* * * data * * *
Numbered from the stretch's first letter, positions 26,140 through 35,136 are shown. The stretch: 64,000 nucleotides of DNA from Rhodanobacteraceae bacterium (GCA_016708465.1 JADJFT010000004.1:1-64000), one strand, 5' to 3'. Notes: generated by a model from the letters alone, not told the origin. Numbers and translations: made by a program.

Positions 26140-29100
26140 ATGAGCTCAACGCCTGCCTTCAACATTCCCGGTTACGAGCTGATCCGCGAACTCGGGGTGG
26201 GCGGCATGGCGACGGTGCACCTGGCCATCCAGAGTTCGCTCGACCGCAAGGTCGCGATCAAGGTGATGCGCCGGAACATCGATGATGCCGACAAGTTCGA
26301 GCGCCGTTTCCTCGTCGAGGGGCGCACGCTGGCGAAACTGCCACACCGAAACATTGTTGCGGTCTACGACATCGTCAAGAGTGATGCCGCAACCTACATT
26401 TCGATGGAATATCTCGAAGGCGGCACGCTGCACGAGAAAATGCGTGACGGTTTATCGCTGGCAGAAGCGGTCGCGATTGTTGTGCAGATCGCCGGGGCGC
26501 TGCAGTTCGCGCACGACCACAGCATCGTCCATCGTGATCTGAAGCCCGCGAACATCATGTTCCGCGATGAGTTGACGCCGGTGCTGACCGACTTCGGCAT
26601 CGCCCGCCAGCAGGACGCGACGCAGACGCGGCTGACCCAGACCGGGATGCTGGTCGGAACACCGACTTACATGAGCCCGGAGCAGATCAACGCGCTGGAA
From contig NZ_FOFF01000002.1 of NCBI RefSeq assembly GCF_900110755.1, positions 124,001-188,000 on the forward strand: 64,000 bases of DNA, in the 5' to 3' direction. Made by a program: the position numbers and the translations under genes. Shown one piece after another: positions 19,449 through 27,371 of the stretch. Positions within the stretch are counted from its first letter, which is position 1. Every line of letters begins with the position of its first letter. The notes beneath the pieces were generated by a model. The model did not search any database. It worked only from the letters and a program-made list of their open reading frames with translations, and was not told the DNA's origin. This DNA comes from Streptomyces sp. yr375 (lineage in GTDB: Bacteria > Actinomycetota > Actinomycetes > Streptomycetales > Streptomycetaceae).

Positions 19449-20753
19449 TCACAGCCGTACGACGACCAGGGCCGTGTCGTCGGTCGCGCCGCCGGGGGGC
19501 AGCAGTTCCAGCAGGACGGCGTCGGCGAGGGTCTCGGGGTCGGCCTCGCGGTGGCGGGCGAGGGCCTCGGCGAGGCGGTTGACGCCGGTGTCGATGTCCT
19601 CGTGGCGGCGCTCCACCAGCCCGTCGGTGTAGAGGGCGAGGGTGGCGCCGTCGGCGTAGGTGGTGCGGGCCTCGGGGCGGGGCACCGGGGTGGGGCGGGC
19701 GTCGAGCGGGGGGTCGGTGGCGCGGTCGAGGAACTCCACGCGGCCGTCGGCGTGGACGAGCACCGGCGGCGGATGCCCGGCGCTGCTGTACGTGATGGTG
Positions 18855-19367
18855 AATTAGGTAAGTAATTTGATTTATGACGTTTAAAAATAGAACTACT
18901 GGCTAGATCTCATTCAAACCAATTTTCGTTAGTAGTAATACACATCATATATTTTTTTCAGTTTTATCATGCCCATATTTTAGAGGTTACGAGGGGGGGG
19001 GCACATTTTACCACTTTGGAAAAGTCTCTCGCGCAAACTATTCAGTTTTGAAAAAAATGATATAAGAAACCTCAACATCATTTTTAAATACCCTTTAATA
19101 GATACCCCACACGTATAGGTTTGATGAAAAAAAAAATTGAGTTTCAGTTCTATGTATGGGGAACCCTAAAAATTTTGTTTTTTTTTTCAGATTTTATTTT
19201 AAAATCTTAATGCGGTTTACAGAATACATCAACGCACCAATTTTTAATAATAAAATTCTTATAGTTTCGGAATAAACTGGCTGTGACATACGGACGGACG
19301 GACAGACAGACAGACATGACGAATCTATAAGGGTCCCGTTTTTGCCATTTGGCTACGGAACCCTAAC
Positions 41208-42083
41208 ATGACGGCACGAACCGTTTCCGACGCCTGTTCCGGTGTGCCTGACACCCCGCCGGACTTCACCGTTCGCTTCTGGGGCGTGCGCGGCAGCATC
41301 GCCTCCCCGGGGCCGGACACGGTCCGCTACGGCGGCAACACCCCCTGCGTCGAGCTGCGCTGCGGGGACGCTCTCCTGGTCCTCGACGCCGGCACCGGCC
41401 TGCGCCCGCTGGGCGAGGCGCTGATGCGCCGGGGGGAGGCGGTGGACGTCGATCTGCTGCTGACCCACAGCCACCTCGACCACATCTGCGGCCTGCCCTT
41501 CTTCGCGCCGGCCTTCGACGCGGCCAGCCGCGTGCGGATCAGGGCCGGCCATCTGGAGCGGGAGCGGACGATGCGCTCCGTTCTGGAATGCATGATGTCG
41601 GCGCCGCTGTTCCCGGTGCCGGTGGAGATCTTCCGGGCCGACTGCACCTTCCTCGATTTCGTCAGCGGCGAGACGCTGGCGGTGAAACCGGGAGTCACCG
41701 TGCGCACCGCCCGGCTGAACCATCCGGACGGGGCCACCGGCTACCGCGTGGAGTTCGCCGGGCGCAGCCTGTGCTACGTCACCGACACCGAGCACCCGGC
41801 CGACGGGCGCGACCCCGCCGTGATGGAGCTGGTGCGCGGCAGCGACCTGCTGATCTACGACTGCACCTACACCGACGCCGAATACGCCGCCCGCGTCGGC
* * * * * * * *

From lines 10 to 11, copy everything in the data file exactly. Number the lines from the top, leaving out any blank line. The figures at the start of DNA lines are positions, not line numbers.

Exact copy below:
Positions 19449-20753
19449 TCACAGCCGTACGACGACCAGGGCCGTGTCGTCGGTCGCGCCGCCGGGGGGC